Saffron Essential Oil (Crocus sativus) – Used in ancient attars, the extraction process for this oil is very labor intensive and is thus very expensive. This highly prized oil adds a woody, spicy, hay-like scent and has anti-spasmodic and uplifting properties. (Maybe skin sensitizing, also caution in using with young children.)
Attars can be applied to the writ pulse points, neck, and heart center as a fragrance all day long. They can also be used on the acupressure points and in massage for specific influence on the tissues and systemic effects.
For a relaxing massage blend, place 12 drops of Rose/Australian Sandalwood attar into a 2-oz. glass container. Fill with Organic Sesame Oil and shake to combine. In addition to providing relaxation, this blend will provide many additional benefits and is excellent for the skin.
Because the making of attars is very labor intensive and requires a lot of plant material, unfortunately, they are also frequently adulterated. Many attars currently on the market are not therapeutic but are synthetic and not safe for direct application to the skin. When purchasing an attar, great care and research must be done to ensure its quality and therapeutic value.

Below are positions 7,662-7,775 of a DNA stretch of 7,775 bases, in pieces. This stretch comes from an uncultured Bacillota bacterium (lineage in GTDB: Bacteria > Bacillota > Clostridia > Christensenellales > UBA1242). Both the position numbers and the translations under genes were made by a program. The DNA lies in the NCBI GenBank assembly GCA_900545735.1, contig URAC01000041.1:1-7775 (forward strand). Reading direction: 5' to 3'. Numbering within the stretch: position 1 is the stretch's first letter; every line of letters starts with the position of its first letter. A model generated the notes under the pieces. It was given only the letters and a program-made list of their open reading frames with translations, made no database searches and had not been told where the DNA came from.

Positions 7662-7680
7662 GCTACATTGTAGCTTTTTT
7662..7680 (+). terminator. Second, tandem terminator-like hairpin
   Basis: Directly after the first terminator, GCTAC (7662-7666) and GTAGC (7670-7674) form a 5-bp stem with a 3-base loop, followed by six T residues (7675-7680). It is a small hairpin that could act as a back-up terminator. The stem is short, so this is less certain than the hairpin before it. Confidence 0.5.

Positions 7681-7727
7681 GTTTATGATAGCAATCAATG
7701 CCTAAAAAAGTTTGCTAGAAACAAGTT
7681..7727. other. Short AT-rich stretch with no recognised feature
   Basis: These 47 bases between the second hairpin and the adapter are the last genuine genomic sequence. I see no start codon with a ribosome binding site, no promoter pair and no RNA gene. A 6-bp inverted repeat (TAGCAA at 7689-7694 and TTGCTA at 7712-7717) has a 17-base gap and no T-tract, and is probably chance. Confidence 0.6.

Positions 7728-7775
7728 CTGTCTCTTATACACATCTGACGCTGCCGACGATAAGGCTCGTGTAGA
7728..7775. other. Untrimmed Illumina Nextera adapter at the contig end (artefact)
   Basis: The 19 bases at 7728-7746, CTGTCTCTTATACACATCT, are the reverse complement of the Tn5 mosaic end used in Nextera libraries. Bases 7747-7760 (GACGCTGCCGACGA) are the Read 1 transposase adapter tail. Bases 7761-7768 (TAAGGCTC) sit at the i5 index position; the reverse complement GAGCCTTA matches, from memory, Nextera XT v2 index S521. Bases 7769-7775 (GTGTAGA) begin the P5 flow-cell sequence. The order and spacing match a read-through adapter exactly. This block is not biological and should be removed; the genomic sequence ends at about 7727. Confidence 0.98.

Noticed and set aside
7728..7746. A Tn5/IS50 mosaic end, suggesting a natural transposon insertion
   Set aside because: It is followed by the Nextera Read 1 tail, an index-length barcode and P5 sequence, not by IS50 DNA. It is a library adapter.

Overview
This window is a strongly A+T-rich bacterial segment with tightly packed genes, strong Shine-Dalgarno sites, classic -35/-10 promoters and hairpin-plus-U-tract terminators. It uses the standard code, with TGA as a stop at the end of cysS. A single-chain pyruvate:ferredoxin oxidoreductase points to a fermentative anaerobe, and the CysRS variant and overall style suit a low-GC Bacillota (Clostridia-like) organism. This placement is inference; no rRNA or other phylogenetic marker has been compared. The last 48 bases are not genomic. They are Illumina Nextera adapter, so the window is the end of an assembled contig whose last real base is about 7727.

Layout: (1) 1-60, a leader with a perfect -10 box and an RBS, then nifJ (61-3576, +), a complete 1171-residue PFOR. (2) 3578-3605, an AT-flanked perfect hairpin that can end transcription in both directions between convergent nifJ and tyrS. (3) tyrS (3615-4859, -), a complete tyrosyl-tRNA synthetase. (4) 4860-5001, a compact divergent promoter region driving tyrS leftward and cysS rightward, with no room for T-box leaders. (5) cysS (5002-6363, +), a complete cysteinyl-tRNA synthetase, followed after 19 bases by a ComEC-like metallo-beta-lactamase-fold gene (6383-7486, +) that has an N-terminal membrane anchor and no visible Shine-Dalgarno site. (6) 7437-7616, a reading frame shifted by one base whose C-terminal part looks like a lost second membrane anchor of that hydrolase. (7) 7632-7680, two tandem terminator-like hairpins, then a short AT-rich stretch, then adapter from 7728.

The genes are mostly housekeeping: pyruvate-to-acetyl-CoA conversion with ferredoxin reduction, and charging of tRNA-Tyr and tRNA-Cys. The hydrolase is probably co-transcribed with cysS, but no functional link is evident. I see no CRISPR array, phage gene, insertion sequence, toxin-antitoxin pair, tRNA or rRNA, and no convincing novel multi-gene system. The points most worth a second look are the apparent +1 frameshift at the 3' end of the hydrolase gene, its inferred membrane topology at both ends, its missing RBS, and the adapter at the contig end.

~ Floracopeia is one supplier that we use for these exquisite oils. ~
Tisserand, Robert and Young, Rodney, Essential Oil Safety, Second Edition, Churchill Livingstone Elsevier, 2014, p. 245, 311-313, 404-405, 412
Lawless, Julia, The Encyclopedia of Essential Oils, Conari Press, San Francisco, CA, 1992, 2013, p. 72-73, 115-116, 128-129, 172-173, 194
Aroma Apothecary Healing Arts Academy © Five Element Aromatherapy Text, 2017, p. 11-12
Aroma Apothecary Healing Arts Academy © Clinical Aromatherapy Level 2- Module E, 2011, p. 5-6